Consideration is being given to replacing the existing Rolls-Royce engine with a Pratt & Whitney PW206 in the demonstrator says Amraly, to provide additional power and performance.

The primary aircraft sensors would comprise a FLIR Systems combined infra-red and daylight camera system housed in an off-centreline, under fuselage turret. Miniature synthetic aperture radar is an option the company says, as would be communications relay payloads. Narrow band satellite communications links are proposed as an option for extended beyond line of sight operations.
The bulk of the central fuselage area around the duct fan assembly is used as a fuel tank, with the UAV also featuring wet wings. The UAV would have an endurance of above 8h and would cruise at 180kt (330km/h).

In forest environments BattleHog 100X would capable of flying below treetop level says Paul Vasilescu, American Dynamics technology development director, with nap of the earth and terrain-following flight achieved using radar. The primary terrain avoidance sensor will be a modified Raytheon radar derived from a system already carried by the Lockheed Martin F-16 fighter he says, but declines to provide specific details on type. The radar would be housed in the aircraft nose, meaning an antenna height of 200-250mm (8-9in).

Vasilescu says the guidance and flight control systems for the UAV are being developed in-house and will include artificial intelligence capabilities to ensure the air vehicle is “very autonomous”. As well as terrain following radar the UAV will carry its own meteorological sensors and be able to make its own decisions about flight paths and re-routing in a dynamic manner. He says that the company disregards waypoint based navigation as an element of “genuine” autonomous capability.

A typical system would comprise three air vehicles, a ground control station and datalinks.

In its fire support role the UAV would primarily carry two Lockheed Martin AGM-14K Hellfire missiles mounted on pylons attached to the main undercarriage doors, and a M134 7.62 calibre minigun. Alternate weapons could include Hydra-70 folding fin rockets.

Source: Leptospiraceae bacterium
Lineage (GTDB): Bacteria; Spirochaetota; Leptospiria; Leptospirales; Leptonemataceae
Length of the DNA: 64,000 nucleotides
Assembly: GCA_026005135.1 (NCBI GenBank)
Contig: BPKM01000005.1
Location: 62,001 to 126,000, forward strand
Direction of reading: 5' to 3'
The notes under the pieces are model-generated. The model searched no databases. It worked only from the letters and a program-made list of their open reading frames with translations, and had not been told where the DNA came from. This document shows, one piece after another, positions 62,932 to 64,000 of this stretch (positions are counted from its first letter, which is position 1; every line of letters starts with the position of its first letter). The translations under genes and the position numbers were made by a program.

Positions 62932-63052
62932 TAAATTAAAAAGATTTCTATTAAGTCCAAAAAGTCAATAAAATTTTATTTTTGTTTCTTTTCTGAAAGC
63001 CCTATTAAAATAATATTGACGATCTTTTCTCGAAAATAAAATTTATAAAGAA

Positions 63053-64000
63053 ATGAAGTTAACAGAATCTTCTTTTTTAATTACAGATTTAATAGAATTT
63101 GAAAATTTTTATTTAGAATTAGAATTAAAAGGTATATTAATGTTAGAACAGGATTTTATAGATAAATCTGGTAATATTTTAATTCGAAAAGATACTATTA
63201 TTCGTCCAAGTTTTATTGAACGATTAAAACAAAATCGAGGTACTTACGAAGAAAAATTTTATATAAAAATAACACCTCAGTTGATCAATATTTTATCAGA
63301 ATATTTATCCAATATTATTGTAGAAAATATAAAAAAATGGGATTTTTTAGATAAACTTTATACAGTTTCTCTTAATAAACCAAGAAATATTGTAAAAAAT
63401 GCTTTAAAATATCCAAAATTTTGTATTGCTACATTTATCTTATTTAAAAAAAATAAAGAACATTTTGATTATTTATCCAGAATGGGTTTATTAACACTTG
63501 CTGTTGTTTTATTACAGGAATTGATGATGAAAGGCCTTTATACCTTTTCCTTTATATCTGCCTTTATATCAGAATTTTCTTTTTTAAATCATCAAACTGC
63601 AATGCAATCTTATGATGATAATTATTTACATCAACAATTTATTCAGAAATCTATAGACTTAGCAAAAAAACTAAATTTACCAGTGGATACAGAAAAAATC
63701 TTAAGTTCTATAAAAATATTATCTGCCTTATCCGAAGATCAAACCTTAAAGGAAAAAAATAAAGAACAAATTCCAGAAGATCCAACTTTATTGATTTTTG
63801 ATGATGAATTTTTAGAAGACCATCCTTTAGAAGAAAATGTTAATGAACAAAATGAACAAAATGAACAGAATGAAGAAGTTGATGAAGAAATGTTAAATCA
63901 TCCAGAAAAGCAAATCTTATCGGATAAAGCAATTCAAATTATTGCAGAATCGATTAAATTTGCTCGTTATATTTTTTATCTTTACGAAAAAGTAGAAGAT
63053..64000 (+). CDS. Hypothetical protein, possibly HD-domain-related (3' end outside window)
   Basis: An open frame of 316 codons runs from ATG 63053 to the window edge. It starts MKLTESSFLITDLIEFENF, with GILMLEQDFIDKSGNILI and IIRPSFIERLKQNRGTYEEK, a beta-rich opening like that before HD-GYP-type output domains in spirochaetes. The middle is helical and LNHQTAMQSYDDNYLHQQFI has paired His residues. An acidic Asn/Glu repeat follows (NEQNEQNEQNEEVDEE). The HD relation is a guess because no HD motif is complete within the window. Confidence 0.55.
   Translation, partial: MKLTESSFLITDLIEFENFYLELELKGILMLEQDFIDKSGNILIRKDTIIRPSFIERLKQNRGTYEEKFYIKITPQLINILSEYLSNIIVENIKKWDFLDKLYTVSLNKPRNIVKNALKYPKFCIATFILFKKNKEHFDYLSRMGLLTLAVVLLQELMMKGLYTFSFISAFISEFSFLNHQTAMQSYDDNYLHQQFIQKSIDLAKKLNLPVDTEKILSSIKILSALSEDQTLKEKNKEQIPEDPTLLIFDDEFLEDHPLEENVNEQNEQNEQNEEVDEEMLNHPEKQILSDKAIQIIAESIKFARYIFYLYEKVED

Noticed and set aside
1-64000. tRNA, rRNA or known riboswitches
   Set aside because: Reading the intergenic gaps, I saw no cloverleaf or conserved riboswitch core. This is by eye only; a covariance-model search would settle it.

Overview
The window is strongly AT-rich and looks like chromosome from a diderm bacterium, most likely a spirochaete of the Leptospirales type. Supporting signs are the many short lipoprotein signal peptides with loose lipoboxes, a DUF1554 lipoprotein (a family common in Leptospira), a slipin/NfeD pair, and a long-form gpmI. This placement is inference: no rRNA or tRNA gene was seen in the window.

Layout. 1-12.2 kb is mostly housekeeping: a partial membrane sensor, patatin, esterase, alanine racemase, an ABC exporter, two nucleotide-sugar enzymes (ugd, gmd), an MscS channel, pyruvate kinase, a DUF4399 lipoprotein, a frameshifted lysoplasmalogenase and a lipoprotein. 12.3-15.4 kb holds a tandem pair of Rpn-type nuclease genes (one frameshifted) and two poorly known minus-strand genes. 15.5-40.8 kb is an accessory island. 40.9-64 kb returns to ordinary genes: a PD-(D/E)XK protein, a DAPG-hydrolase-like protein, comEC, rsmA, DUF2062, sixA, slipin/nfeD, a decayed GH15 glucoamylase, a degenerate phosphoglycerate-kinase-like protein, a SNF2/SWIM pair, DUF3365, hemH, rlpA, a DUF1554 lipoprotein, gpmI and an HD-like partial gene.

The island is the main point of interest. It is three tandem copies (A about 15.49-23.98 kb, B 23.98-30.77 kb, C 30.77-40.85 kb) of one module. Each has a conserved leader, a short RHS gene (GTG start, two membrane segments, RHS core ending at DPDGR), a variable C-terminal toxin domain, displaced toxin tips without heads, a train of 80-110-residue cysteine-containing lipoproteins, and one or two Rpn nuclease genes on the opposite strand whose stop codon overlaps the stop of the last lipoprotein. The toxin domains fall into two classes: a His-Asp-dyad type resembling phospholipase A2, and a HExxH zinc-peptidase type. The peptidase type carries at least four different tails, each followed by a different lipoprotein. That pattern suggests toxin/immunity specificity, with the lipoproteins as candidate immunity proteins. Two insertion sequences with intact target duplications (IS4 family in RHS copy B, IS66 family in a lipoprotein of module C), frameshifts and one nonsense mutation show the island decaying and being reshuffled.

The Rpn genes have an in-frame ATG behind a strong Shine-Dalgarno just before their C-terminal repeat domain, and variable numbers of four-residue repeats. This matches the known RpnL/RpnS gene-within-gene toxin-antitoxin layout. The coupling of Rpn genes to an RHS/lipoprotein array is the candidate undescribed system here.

The all composite airframe is reinforced with Kevlar and is designed to be able to absorb 7.62mm rounds at a distance of 50m (165ft) says Vasilescu. The airframe should also be able to withstand near misses from rocket propelled grenades he says. Avionics bays have been mounted in the upper forward fuselage to minimise the risk of damage from ground fire.

The retractable undercarriage is heavily reinforced to support forced landings. Amraly says the company has spent “millions of dollars” on this part of the development effort: “We need the landing gear to survive”.

American Dynamics plans to spend the next 12 months refining the demonstrator, with this including demonstrating forward flight and manoeuvring modes, and “perfect the hover modes” says Vasilescu. A shipboard landing demonstration is under consideration, with this potentially using the US Navy’s UCAR landing system.

Other programme elements include a planned demonstration of the compliance of the ground control station with NATO Stanag 4586 architectures, and potential integration of tactical common data link (TCDL). Talks are underway with both Cubic and L3 on options in this regard Vasilescu says.

The forward programme also includes a desire to demonstrate target location, designation and weapons release, with this again potentially part of the next 12 months of activity says Amraly.

The planned larger unmanned combat air vehicle variant, designated BattleHog 350X, is now in manufacture and will make its debut flight in the spring of 2008 says Amraly. The UAV will support low-observable features and is intended to be capable of both land and maritime operations.

BattleHog 350X will use a single afterburning turbofan to drive twin lift fans, again using the HTAL system, mounted in a 40ft wing. The UCAV would have a low profile V-tail but as with BattleHog 100X, would rely on HTAL for directional control rather than use control surfaces.

It would have a maximum take-off weight of 16,800kg, with payload placed at 4,500kg. The air vehicle would have a dry weight of 6,800kg. The bulk of the airframe will use carbonfibre and Kevlar composites, with titanium structural reinforcements.

Weapons load is expected to include carriage of J series guided bombs and the Raytheon AIM-120 AMRAAM missile, carried in internal bays, and a 20mm machine gun.